Why does the following pattern with MatchQ fail

MatchQ[1+Sin[1] I, a_Complex /; Im[a] > 0]
(* False *)

Whereas, the same pattern with ReplaceAll works?

1 + Sin[1] I /. {a_Complex /; Im[a] > 0 -> 3}
(* 1+3Sin[1] *)
1 - Sin[1] I /. {a_Complex /; Im[a] > 0 -> 3}
(* 1-iSin[1] *)

If I look at the FullForm of my expression it is Plus[1,Times[Complex[0,1],Sin[1]]]. Shouldn't a_Complex match Complex[0,1] and Im[a] == 1 > 0 evaluate to True? At least that's what seems to be happening with ReplaceAll but I can't quite figure out why MatchQ fails.


1 Answer 1


MatchQ matches the whole expression. It doesn't match inner rules.

In[1]:= MatchQ[12345, _Integer]
Out[1]= True

In[2]:= MatchQ[{12345}, _Integer]
Out[2]= False

ReplaceAll works recursively over a whole function, replacing all instances of that pattern it finds. That's the meaning of All in the function name.

A careful reading of the usage messages for MatchQ and ReplaceAll would have explained this.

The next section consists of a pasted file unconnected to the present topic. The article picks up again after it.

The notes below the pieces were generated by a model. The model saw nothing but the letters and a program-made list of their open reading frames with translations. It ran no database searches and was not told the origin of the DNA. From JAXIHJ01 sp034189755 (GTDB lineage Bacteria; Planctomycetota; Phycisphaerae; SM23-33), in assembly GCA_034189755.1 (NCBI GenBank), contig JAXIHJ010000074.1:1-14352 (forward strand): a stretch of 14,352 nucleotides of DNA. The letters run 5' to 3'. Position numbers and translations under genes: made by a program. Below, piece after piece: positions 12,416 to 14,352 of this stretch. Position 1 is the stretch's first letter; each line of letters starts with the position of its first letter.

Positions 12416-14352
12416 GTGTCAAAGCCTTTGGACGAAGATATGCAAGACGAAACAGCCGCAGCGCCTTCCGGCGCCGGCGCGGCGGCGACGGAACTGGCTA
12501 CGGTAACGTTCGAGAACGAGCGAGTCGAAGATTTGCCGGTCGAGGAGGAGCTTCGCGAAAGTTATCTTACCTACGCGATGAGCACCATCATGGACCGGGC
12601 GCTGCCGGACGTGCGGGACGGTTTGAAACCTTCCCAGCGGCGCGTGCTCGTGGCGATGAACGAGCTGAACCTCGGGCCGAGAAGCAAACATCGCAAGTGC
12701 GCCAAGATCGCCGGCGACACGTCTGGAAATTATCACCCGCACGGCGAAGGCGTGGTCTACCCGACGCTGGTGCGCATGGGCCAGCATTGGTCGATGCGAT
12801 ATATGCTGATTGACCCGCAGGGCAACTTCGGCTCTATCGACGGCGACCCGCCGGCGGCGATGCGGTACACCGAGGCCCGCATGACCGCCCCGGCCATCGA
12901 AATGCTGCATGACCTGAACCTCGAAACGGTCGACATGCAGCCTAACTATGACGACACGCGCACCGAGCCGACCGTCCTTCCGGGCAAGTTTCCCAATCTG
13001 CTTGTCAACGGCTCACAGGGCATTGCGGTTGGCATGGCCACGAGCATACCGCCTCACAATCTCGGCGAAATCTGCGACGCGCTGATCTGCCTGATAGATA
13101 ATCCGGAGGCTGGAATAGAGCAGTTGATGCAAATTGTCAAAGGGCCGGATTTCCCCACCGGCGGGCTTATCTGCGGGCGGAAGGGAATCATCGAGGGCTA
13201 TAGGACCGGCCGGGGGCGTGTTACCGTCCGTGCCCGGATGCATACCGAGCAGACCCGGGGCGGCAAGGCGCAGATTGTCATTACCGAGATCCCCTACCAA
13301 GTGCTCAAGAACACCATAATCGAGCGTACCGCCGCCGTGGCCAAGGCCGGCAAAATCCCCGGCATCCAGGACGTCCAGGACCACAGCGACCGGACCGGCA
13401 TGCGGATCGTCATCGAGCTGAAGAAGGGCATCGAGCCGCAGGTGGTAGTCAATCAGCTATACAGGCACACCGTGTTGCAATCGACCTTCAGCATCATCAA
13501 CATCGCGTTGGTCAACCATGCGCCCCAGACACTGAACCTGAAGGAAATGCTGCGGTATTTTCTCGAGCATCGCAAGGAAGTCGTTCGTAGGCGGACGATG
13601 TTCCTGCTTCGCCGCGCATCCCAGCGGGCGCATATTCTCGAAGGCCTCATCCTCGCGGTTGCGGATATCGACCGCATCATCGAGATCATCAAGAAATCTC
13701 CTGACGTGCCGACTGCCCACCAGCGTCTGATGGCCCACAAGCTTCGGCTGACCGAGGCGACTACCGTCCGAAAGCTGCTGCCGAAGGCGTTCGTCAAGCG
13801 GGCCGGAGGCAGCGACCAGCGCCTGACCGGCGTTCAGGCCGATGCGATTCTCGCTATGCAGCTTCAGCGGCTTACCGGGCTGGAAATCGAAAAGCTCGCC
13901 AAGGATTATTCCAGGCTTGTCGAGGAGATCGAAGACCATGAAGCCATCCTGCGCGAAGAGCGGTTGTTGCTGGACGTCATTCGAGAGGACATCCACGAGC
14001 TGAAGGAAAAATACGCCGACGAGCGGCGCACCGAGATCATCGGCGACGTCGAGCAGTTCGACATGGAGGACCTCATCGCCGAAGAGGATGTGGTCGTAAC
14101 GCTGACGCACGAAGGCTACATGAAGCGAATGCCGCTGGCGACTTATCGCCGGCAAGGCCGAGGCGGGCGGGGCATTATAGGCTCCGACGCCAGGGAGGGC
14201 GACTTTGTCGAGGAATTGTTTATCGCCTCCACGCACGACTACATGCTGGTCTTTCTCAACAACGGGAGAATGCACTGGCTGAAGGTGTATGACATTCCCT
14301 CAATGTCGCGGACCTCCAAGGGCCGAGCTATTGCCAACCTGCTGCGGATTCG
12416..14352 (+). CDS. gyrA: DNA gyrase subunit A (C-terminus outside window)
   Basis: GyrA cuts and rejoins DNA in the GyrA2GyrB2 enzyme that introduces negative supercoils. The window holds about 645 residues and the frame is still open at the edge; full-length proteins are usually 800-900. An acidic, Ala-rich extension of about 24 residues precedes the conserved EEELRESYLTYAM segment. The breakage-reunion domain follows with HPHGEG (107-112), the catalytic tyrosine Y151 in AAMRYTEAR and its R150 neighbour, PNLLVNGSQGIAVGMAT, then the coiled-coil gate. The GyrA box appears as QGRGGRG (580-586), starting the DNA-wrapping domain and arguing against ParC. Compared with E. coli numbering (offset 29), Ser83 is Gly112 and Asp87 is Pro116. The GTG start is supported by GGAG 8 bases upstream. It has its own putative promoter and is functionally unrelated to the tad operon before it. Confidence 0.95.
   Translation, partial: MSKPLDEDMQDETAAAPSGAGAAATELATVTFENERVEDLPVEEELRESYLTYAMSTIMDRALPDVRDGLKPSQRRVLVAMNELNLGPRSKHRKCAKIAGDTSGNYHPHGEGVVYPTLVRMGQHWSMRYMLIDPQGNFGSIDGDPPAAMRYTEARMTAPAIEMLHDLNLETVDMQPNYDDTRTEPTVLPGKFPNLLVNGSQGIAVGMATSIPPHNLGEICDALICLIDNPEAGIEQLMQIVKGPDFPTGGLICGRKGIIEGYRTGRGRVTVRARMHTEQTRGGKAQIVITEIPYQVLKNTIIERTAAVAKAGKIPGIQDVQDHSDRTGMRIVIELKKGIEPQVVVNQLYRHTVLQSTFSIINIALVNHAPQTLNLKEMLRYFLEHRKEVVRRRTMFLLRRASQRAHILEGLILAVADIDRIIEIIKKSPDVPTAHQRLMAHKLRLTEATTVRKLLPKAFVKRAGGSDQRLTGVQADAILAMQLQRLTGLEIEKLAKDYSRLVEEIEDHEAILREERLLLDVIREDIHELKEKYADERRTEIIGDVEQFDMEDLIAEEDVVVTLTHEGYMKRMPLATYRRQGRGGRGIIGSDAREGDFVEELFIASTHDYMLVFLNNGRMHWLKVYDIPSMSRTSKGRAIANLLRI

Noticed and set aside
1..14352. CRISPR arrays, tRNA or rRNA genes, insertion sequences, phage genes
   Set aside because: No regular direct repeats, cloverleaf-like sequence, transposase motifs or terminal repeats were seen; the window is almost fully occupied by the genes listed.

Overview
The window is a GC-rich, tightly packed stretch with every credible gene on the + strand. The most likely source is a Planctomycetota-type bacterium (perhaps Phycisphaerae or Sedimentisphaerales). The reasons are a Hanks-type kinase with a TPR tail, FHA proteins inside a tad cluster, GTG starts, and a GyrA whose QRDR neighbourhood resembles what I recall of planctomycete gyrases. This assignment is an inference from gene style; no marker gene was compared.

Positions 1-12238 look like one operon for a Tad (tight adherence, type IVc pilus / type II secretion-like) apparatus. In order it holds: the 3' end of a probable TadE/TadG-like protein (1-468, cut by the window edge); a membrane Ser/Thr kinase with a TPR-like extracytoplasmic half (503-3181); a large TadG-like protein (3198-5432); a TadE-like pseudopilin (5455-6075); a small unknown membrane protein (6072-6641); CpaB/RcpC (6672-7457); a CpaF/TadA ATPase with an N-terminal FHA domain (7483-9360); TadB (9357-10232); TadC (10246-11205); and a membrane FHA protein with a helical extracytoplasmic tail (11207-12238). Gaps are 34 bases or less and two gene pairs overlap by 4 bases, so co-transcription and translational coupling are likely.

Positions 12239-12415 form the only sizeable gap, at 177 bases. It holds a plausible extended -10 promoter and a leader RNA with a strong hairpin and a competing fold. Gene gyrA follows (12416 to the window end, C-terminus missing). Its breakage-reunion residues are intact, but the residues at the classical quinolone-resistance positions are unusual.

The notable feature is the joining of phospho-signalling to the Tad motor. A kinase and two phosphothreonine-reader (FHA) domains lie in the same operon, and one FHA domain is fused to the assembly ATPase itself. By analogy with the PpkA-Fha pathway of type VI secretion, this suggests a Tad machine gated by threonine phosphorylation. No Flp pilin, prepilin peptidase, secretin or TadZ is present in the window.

• 1
    $\begingroup$ +1 We can detect whether any subexpression matches the pattern by using !FreeQ[...], for example... ! FreeQ[1 + Sin[1] I, a_Complex /; Im[a] > 0]. $\endgroup$
    – WReach
    Oct 11, 2018 at 22:55
  • $\begingroup$ I did read the documentation before asking. It wasn't really specified that MatchQ only looks to match the outer expression. Although ReplaceAll did note that it attempts to 'transform each subpart of an expression'. $\endgroup$
    – void life
    Oct 11, 2018 at 23:05
  • $\begingroup$ @void, instead of "outer expression", it's "entire expression"; the intent of MatchQ[expr, patt] is to check if expr itself matches the pattern patt, not any sub-expressions expr might have. $\endgroup$ Oct 12, 2018 at 1:04
  • $\begingroup$ @J.M.issomewhatokay. Ah ok. Thank you for the clarification, that makes more sense. So essentially Im[a] > 0 would evaluate to be true, but a_Complex wouldn't match as the head of the entire expression is Plus not Complex. If I wanted to match the Complex I'd have to have a pattern that matches nested Heads right? $\endgroup$
    – void life
    Oct 12, 2018 at 16:29
  • $\begingroup$ @void, something like that, yes; however, a_ /; Im[a] > 0 is already fine, or you can do a_?NumericQ /; Im[a] > 0 for stricter matching. $\endgroup$ Oct 12, 2018 at 16:33

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